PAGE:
Exactly How Airborne Is Coronavirus, Anyway?

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From the early days of the coronavirus pandemic, we were urged to be wary of surfaces. Experts knew that SARS-CoV-2, the virus that causes COVID-19, could linger on door handles, shopping carts, and subway poles for hours, maybe days. But now, researchers are taking a closer look at how the virus travels through the air — and how likely it is to be transmitted through breathing.
On March 28th, the World Health Organization tweeted that "COVID-19 is NOT airborne," noting that it's mainly transmitted through droplets released when a person coughs, sneezes, or talks. They noted these droplets are too heavy to hang in the air; instead, they quickly drop onto surfaces.
But new research indicates that respiratory droplets can linger in the air for anywhere from a fraction of a second to minutes, according to a Journal of The American Medical Association article published on March 26. (They can travel too — up to 26 feet. That seemingly puts a wrench in that whole “six feet” rule we’ve all been following for social distancing.)
This type of droplet is just one piece of the puzzle, though. For coronavirus to be dubbed "airborne" by health officials, researchers would need to prove that the virus can be transmitted by micro-sized "aerosols." These are created when a droplet evaporates more quickly than it falls to the ground, leaving the virus suspended in the air.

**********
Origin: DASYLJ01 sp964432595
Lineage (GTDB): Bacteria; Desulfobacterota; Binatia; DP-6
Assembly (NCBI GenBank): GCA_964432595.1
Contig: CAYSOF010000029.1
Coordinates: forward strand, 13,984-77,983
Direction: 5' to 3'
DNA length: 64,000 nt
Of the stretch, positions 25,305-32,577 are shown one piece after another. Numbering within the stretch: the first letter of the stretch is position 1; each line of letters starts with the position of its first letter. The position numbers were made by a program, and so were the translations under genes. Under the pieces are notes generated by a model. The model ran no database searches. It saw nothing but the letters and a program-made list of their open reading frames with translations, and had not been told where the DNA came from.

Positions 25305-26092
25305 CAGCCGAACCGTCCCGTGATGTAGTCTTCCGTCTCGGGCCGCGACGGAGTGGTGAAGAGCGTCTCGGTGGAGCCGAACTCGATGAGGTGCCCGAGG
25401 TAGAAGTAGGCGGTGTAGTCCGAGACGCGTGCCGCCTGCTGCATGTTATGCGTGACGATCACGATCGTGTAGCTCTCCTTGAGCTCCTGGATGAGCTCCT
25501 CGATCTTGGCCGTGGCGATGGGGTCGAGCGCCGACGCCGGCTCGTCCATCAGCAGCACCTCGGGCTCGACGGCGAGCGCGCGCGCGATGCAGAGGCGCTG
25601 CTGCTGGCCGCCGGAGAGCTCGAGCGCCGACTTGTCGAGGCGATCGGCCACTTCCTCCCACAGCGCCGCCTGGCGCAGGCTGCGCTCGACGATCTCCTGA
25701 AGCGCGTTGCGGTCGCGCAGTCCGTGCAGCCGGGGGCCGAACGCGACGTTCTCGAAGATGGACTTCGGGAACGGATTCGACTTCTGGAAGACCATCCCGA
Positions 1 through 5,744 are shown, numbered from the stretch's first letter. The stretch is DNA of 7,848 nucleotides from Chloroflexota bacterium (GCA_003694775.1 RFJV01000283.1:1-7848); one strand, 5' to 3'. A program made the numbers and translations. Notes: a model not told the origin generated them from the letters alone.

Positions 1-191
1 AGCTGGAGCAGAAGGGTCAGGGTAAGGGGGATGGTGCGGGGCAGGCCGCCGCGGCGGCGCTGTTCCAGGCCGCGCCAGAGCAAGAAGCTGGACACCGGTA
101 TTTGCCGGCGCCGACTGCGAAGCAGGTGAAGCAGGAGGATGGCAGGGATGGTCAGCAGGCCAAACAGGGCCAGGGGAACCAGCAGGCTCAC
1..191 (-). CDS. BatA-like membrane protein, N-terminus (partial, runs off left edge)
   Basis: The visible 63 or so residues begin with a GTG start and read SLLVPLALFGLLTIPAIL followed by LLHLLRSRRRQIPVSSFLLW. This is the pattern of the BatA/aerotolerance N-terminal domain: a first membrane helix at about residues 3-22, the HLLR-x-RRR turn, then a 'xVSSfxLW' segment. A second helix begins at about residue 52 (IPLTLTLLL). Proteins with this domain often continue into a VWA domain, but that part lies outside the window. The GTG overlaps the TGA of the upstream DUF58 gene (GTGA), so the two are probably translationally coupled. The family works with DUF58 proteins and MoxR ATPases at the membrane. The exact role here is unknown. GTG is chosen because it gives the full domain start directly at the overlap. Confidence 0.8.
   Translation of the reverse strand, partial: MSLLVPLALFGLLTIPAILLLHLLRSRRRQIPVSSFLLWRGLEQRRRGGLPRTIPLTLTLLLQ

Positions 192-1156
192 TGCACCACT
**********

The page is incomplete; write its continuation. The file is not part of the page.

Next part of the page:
These aerosols may remain airborne for up to four hours, according to preliminary research from The New England Journal of Medicine that has not yet been peer-reviewed. That's a far cry from the "minutes" the JAMA research suggested. It sounds scary, but researchers still don't know whether these aerosols are concentrated enough to actually infect people with COVID-19.
What's more, the WHO pointed out in a March 27 scientific brief that the aerosols in the NEJM study were generated by a machine "that does not reflect normal human cough conditions."
Ultimately, experts and officials need more facts and conclusive research to know whether coronavirus is truly airborne, explains Robert Korn, MD, vice president of emergency medicine at Northwell Health.
"The question [of whether coronavirus is airborne] has lots of caveats," Korn says. "From what we know from experimental research, if you're outside, it's probably not airborne because there's wind and it moves the little droplets away; they fall in a “shower’ up to 6 feet away from you, but usually not farther than that. But if you're in a room and the air is really still and there's eight people and two of them sneezed, the droplets may hang around a little longer and you could certainly walk through a wall of COVID," he continues. "There isn't a single answer to the question of whether it's airborne, because it depends on all of these factors, including the environment."
The Public Health Agency of Canada has not made it mandatory to wear a face mask in public however it is recommended to wear one as an added protective measure. In the U.S., the CDC recently changed their guidelines about face masks. Though previously they'd only suggested that select groups wear the protective coverings, now they were recommending that everyone don them when out in public, especially areas “where other social distancing measures are difficult to maintain” such as grocery stories, your local drugstore, and the park. WHO is also recommending that medical professionals take "airborne precautions" when doing certain procedures.
Steven Quay, MD, PhD, a physician, scientist, and biotechnology entrepreneur, emphasizes that current evidence shows that people are much more likely to pick up the virus from a surface than from the air. So continue to disinfect surfaces, wash your hands regularly, and avoid touching your face. But these new studies may give you extra incentive to steer clear of crowded indoor space and to abide by the new advice regarding face masks, too.

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